Adam found himself seated to the right of an elderly lady whose limited ability to speak English became rapidly apparent. As he settled into his seat, and much to his surprise, the blond woman with the bun at whom he had been staring only minutes ago alighted to his right. He smiled and introduced himself, as if to reconfirm the name on his place card.

The woman smiled back. “Schon Sie zu treffen, Herr Tinker,” she said. “Pleased to meet you, Mr. Tinker.”

Just as everyone began small talk, the chairwoman rose to her feet once again, tapping her wine glass for silence. “I wish to speak in English in honor of some of our guests here tonight.” (Adam wondered if he was the only person present whose mother tongue was English.) “As most of us know, the day is coming when Germany will once again rise as a great, and perhaps the world’s greatest, power. While America is being ‘made great again’ (this remark drew a soft chuckle from the room), our mother country is preparing to rise to heights never before seen.

Dr. Weber’s talk tonight underlined our progress so well. Thank you, Dr. Weber!”

This remark drew loud and prompt applause. A beaming Dr. Weber, seated at the head table, nodded his approval.

“Now,” said the chairwoman, “as is our custom, I would like to offer a toast to Number 88.”

On cue, all present stood and silently raised their glasses. Adam and Agnes blindly copied their neighbors. Adam glanced to his right. He noticed that the blond with the bun reached for her wine glass and stood but did not lift her glass with everyone else. Then everyone sat down.

A team of waiters dressed immaculately in black tuxedos and crisp white shirts and black bow ties emerged silently on cue out of the adjoining kitchen and filed in with military precision to serve dinner.

A clunky first course of burrata, prosciutto, and tomato arrived. It was followed by a huge juicy Argentine steak adorned with mushrooms and roast potatoes. The dessert was a rich apple strudel with vanilla ice cream that melted in the mouth. Bottles of deliciously fruity Argentine red wine were emptying at each table at a rapidly rising rate. Everyone was loosening up and having a good time. Or so it seemed.

The blond woman to Adam’s right chose her moment to lean over to him and ask, “What brings you to Buenos Aires, Mr. Tinker?”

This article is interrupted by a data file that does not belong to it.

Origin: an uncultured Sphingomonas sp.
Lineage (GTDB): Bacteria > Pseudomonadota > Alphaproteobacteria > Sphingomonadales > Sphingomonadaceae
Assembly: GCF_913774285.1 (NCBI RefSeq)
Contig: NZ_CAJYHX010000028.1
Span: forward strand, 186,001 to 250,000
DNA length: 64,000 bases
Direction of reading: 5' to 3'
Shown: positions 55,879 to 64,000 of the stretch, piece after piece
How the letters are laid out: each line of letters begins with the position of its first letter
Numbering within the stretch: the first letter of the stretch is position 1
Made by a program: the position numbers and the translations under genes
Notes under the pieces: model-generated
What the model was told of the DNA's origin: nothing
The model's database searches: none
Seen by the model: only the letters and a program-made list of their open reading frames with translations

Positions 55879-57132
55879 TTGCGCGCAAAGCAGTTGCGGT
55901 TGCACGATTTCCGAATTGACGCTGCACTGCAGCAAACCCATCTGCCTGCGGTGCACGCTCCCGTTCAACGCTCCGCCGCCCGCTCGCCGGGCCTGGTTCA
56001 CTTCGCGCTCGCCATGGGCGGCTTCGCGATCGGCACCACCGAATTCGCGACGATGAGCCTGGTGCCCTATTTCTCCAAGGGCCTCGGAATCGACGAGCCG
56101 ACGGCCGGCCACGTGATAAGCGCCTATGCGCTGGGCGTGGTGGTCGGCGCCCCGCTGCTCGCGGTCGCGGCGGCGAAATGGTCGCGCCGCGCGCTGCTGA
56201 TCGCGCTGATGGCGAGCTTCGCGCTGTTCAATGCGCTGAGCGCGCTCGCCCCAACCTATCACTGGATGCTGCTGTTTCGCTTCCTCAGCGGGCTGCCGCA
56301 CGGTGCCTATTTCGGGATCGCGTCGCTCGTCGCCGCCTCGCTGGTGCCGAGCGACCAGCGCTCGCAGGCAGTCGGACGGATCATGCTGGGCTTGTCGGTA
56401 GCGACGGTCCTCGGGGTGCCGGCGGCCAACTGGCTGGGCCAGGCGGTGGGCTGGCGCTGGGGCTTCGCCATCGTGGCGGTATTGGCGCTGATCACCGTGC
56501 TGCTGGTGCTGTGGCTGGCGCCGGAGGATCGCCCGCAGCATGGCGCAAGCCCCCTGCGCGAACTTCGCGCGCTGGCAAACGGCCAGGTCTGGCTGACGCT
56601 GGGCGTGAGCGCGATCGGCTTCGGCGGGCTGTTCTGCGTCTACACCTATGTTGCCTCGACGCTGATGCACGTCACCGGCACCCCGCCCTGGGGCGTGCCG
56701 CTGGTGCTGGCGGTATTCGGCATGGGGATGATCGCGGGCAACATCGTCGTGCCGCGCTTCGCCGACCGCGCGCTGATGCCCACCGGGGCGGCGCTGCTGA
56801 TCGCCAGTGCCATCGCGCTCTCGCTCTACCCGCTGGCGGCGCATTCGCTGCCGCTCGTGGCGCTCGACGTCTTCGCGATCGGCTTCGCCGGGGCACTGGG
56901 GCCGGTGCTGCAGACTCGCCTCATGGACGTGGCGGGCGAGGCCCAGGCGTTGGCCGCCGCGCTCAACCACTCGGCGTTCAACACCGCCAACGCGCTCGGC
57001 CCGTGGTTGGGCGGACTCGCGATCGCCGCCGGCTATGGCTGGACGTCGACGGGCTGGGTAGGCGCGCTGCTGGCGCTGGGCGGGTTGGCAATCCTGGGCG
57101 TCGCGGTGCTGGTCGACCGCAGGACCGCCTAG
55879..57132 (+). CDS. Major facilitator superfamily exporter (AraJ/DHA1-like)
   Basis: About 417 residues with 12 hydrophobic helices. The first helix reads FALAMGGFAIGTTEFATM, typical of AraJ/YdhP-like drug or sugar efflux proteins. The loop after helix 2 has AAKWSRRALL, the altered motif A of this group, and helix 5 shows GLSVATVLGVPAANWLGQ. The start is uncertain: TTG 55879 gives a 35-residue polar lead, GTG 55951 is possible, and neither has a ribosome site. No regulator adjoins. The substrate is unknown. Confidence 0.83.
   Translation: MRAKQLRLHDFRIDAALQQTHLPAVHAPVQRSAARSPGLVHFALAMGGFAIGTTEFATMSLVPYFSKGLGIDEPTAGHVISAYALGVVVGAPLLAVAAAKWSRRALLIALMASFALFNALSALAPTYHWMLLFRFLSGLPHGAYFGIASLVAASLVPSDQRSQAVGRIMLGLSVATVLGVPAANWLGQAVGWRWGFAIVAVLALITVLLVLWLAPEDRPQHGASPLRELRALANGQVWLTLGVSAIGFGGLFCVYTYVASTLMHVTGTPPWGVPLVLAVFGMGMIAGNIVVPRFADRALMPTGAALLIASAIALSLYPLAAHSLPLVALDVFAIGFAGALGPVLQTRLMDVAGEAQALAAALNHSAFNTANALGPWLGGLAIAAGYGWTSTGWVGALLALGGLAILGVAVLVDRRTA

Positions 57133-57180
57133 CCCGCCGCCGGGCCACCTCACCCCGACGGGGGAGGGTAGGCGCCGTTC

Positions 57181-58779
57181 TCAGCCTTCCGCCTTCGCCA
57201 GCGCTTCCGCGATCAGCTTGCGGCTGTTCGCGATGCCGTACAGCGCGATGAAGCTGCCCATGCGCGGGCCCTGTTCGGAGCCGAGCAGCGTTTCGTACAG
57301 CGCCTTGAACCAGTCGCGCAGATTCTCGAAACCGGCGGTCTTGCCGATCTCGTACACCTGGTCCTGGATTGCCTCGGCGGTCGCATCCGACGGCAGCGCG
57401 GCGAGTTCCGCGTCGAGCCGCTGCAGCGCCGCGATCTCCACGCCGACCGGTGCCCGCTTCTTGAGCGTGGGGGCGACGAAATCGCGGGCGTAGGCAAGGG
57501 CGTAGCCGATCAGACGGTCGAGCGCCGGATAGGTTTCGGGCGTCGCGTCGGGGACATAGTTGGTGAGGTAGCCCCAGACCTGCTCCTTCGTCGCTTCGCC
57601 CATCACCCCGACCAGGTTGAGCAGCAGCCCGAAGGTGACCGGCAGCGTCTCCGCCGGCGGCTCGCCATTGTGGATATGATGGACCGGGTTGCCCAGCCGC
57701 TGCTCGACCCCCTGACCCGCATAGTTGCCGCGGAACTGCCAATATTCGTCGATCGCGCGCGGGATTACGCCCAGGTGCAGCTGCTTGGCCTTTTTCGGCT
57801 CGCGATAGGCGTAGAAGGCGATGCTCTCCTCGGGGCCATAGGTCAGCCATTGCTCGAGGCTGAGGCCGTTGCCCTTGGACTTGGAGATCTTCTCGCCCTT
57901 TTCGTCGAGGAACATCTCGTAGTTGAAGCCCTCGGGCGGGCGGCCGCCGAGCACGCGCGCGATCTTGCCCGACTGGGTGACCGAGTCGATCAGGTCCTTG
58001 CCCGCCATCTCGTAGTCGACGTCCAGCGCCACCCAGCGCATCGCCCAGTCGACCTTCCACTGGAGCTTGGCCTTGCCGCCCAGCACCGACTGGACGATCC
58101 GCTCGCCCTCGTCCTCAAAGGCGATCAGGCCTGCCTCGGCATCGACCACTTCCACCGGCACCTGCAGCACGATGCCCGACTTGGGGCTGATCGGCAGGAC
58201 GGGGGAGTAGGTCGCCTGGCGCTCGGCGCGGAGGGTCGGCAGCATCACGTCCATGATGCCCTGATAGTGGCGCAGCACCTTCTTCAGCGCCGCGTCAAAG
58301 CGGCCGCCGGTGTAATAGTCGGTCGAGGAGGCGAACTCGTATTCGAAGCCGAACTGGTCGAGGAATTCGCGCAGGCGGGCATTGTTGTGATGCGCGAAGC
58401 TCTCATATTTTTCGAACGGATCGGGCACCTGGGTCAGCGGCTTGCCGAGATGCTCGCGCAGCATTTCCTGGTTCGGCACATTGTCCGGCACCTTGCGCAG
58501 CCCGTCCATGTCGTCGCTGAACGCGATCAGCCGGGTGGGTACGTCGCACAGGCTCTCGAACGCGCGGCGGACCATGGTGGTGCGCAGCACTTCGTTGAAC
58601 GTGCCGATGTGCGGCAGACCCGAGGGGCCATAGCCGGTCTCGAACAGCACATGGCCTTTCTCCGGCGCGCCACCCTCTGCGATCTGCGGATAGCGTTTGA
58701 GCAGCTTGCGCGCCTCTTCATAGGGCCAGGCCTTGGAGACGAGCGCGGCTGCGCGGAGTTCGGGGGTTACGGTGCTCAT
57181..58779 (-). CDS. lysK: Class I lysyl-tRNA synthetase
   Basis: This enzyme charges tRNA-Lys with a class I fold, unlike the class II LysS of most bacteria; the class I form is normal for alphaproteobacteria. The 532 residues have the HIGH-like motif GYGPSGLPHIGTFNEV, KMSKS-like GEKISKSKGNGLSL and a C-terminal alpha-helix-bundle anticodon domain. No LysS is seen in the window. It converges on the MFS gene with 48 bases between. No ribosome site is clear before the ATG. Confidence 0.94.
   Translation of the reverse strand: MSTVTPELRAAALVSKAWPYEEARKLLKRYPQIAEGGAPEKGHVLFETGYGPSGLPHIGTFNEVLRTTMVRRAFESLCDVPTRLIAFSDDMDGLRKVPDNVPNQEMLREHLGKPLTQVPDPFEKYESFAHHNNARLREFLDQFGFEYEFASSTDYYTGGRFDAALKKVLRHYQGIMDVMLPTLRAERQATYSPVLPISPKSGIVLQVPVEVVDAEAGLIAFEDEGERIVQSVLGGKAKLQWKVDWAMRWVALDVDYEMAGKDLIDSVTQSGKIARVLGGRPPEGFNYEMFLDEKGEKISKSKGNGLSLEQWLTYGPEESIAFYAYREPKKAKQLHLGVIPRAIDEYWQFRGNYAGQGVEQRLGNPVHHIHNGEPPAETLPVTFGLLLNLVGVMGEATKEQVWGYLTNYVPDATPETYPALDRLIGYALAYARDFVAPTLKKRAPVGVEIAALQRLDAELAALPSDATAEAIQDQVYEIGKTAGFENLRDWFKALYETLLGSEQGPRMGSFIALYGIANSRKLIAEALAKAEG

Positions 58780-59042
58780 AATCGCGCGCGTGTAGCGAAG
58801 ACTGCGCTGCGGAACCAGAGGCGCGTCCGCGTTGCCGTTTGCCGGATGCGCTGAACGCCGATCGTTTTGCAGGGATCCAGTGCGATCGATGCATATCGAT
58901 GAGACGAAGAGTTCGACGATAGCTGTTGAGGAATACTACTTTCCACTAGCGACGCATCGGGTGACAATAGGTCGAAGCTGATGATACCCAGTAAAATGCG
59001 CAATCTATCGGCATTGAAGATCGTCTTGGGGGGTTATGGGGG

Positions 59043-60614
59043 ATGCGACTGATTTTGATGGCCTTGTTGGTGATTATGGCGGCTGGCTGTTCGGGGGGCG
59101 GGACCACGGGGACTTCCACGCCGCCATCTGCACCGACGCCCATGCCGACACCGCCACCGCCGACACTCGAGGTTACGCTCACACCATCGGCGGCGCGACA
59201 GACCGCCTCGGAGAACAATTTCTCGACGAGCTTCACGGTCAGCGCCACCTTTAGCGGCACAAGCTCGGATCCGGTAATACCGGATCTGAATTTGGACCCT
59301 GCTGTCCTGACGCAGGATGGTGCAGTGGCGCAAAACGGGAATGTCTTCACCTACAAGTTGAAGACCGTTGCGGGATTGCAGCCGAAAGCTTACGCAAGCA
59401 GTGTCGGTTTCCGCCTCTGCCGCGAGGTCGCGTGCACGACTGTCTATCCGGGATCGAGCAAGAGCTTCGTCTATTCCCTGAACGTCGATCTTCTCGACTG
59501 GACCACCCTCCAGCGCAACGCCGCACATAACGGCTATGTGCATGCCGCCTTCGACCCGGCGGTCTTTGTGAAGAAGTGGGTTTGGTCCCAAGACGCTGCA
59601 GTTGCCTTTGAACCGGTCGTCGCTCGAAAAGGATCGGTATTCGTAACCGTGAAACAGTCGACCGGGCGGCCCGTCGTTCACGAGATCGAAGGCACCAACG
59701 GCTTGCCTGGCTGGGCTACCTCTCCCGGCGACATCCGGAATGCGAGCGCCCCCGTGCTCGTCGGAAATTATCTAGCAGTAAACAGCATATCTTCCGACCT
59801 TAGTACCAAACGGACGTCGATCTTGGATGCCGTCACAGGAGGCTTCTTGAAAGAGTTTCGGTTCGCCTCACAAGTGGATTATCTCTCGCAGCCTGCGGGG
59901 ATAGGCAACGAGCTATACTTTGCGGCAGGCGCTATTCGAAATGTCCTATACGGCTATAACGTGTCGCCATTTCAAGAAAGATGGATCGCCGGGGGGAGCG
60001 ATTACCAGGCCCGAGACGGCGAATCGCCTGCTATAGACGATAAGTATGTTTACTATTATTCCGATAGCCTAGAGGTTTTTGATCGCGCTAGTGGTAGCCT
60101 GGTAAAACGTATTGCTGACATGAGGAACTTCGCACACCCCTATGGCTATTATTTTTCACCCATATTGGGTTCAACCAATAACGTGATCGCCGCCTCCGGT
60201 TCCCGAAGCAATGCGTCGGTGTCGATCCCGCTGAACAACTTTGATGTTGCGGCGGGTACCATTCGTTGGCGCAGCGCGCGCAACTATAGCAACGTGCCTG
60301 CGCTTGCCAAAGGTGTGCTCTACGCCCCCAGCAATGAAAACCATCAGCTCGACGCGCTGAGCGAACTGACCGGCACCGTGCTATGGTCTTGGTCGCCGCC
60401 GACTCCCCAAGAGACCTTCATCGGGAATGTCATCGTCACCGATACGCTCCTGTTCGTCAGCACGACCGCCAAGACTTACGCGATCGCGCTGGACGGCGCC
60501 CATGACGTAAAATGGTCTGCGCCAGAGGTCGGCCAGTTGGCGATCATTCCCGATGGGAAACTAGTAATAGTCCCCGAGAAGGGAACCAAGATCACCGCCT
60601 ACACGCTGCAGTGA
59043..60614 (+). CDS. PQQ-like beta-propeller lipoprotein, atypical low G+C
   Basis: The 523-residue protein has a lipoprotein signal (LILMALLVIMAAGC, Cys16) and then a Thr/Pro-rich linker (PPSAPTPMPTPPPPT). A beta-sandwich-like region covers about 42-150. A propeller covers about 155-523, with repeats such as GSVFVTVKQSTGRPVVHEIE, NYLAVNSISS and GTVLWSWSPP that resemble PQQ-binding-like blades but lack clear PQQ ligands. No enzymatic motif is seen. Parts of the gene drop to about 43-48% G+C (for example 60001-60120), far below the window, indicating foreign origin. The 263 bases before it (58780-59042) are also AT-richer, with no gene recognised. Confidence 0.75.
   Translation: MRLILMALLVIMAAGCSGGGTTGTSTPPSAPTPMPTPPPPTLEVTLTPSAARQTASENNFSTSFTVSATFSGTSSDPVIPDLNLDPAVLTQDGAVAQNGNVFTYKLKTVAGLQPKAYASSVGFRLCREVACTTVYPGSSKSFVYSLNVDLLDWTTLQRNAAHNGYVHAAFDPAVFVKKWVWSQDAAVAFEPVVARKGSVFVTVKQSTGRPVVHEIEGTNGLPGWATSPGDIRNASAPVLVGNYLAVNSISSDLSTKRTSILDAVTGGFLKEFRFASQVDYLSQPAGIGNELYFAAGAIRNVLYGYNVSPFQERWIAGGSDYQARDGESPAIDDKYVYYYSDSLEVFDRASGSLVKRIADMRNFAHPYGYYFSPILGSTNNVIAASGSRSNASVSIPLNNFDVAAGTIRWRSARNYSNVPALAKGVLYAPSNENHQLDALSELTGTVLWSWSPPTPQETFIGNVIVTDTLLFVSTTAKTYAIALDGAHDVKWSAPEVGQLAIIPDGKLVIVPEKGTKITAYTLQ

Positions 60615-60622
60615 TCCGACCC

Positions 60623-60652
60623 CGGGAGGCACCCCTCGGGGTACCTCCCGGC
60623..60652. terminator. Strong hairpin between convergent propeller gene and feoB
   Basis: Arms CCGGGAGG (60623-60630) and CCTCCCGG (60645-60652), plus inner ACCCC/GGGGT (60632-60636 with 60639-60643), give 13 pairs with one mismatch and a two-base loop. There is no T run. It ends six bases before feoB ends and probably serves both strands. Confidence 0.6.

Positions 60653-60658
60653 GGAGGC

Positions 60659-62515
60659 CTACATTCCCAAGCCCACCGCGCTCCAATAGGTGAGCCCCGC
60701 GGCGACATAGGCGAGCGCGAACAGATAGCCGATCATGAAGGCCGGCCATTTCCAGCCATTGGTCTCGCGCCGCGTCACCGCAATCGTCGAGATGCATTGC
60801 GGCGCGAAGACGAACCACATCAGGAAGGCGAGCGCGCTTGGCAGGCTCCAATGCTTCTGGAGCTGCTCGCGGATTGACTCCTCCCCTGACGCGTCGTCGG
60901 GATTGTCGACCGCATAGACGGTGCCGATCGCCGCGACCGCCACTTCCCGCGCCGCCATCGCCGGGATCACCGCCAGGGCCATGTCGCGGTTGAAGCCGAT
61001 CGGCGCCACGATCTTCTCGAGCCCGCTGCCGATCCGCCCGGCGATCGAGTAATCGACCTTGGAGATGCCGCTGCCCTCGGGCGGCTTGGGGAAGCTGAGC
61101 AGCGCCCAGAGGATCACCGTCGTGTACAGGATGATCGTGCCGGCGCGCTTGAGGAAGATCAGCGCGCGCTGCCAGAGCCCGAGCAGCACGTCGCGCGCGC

Adam explained that he and Agnes were newly married and on their honeymoon.

“That’s nice. But you’re a long way from America, yes?”

They chatted about Argentina and Buenos Aires; and then, moments later, she invited Adam and his “new wife” to visit her at her home a few miles outside the city center. She gave him her card with her telephone number.

“My name is Isolde Rauff,” she said. “Maybe I can show you both some things that typical tourists never see here?” The invitation sounded innocent enough.

Adam, by now feeling at ease with his new acquaintance, decided to revisit the question he had earlier posed to the chairwoman. “What was the significance of the empty chair with the numbers 8 and 8 on it —not to mention the toast to Number 88?”

“Oh, you didn’t know?” said his dinner companion. “Well, the two numbers each represent the eighth letter of the alphabet. That’s ‘HH.’”

“And that means?”

“Heil Hitler, of course.”


" This book is both entertaining and informative. As a mystery novel it is a page turner with an ending that was impossible to guess. However, it was also a history lesson. The book related the history between German and the Ottoman Empire that is not general knowledge. It also explained the complexities of the Islamic world: the various sects, their beliefs and rivalries. In essence this is two books in one, an entertaining mystery novel as well as a twentieth century history book." - MW

"Hail to the Chief is a perfect story for our time! It is a page turner, both entertaining and educating the reader.

Old hatreds and threats to our way of life are resurfacing under new alliances. Swift is extremely knowledgeable on the subject and explains things in a way that keeps the reader enthralled in the story!
I thoroughly enjoyed learning the back story of what can happen when evil people form alliances to defeat democracy. There is much truth to the story and It keeps the reader’s interest throughout." - CR.